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The 1956 Suez Crisis and the end of the British Empire

After World War 2, Britain was faced with growing demand for the removal of British troops from Egypt.

But in 1946 there were, in fact, still over 100,000 British troops in the country. Their presence was bitterly resented.

As far as the British were concerned, the military bases in the Canal Zone were of vital importance and the scale of the commitment was enormous.

The network of bases occupied 750 square miles and was, according to one historian, “the world’s most elaborate military complex”

What began as low-level guerrilla attacks by locals on British troops escalated into violence. British responded by shelling Egyptian villages in response to increasing attacks.

On 23 July 1952 a secret society organised within the Egyptian army, the Free Officers, staged a coup that overthrew Farouk.

The coup took place with the full support of the CIA and, according to one account, the Americans promised the conspirators that they would prevent the British from intervening on Farouk’s behalf.

As far as the Americans were concerned, a modernising dictatorship aligned with the US was the way forward and they supported the Egyptians in negotiations over the Canal Zone.

For the British, Egyptian demands remained totally unacceptable.

Churchill, the prime minister, in particular, regarded it as outrageous that Britain could no longer dictate terms to an inferior people for whom he had the utmost contempt.

On one occasion he told Anthony Eden that he should tell the Egyptians ““that if we had any more of their cheek we will set the Jews on them and drive them into the gutter from which they should never have emerged”.

Without American support, however, the British no longer had the ability to impose their will on the Egyptians.

On 27 July 1954 the Churchill government finally concluded an agreement to evacuate British troops from Egypt by 18 June 1956.

It was a humiliating retreat, surrendering control of territory the size of Wales to the despised Egyptians. It was a humiliation that rankled.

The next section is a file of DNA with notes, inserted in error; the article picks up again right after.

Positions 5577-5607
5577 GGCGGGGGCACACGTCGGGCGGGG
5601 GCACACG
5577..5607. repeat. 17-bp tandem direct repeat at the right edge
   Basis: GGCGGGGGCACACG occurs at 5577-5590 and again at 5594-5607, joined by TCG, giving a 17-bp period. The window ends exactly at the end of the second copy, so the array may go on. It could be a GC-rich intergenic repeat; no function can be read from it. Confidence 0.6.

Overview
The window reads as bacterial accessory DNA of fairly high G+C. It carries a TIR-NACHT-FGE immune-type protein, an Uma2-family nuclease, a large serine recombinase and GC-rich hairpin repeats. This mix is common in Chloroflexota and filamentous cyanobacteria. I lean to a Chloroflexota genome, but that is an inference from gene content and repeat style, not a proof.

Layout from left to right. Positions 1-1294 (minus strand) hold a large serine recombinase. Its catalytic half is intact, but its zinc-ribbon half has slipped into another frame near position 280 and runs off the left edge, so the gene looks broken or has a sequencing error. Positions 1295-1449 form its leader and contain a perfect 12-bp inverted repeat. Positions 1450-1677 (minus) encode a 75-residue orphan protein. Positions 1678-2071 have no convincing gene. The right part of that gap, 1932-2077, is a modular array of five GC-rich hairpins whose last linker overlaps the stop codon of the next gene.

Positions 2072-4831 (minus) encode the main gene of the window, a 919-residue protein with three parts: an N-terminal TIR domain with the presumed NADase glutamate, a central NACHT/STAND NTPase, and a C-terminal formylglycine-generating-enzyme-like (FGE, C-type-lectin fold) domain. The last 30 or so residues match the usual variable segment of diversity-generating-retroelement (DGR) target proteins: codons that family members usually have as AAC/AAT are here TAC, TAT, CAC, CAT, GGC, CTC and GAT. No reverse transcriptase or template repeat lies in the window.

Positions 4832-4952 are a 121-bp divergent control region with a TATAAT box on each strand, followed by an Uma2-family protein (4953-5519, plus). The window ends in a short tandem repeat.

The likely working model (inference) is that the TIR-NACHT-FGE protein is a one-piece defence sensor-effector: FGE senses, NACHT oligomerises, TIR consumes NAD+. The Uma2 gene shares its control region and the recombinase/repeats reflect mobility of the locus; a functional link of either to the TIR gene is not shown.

Even after the 1954 Settlement the British could not accept the notion of Egyptian independence.

The nationalisation of the Suez Canal by Gamal was another blow to British prestige.

While covert efforts were already under way to overthrow both Nasser and the Syrian government (“Operation Straggle”), there was now a pretext for a full-scale military intervention to take back the Canal.

The Americans were not interested in helping to bolster British power in the Middle East.

In an act of desperation by a government that believed the British position in the Middle East was lost unless some dramatic stroke could rescue it.

Eden entered into secret discussions with the French and Israelis that eventually resulted in the Sèvres Protocol of 24 October 1956.

Under the terms of an illegal conspiracy, Israel would attack Egypt, whereupon Britain and France, posing as peacemakers, would demand that both sides withdraw from the Suez Canal area.

The British state no longer had either the financial or the military strength for such demonstrations, but the Britsh refused to face up to this.

The Israelis launched their surprise attack on Egyptian positions in Sinai and the Anglo-French ultimatum was presented to both sides the following day.

The Egyptians rejected the ultimatum and the British bombers began their attacks.

The actual invasion began with paratroop landings followed by a seaborne assault on Port Said but the following day the British and the French agreed to a ceasefire aborting the plan.

The decisive factor in the ceasefire was the hostile stance taken by the United States.

Eisenhower reacted to the invasion with fury. The Americans were not prepared to tolerate independent action on this scale on the part of the British.

Not only did they not want any revival of British power and influence in the Middle East, but they were afraid that Britain’s old-fashioned imperialism would play into the hands of the Russians.

Accordingly, the United States took the lead in condemning the invasion and backed this up with financial and oil sanctions.

This forced the British to accept a ceasefire without any of their political or military objectives having been gained.

British troops finally withdrew on 22 December 1956. This defeat of the British is argued as the death knell to Britain’s status as the leading power.

References

The Blood Never Dried: A People’s History of the British Empire –  John Newsinger
A Modern Day History of Middle East – William Cleveland
The Game Player: Confessions of the CIA’s Original Political Operative – Miles Copeland
Secret Affairs: Britain’s Collusion with Radical Islam  Mark Curtis

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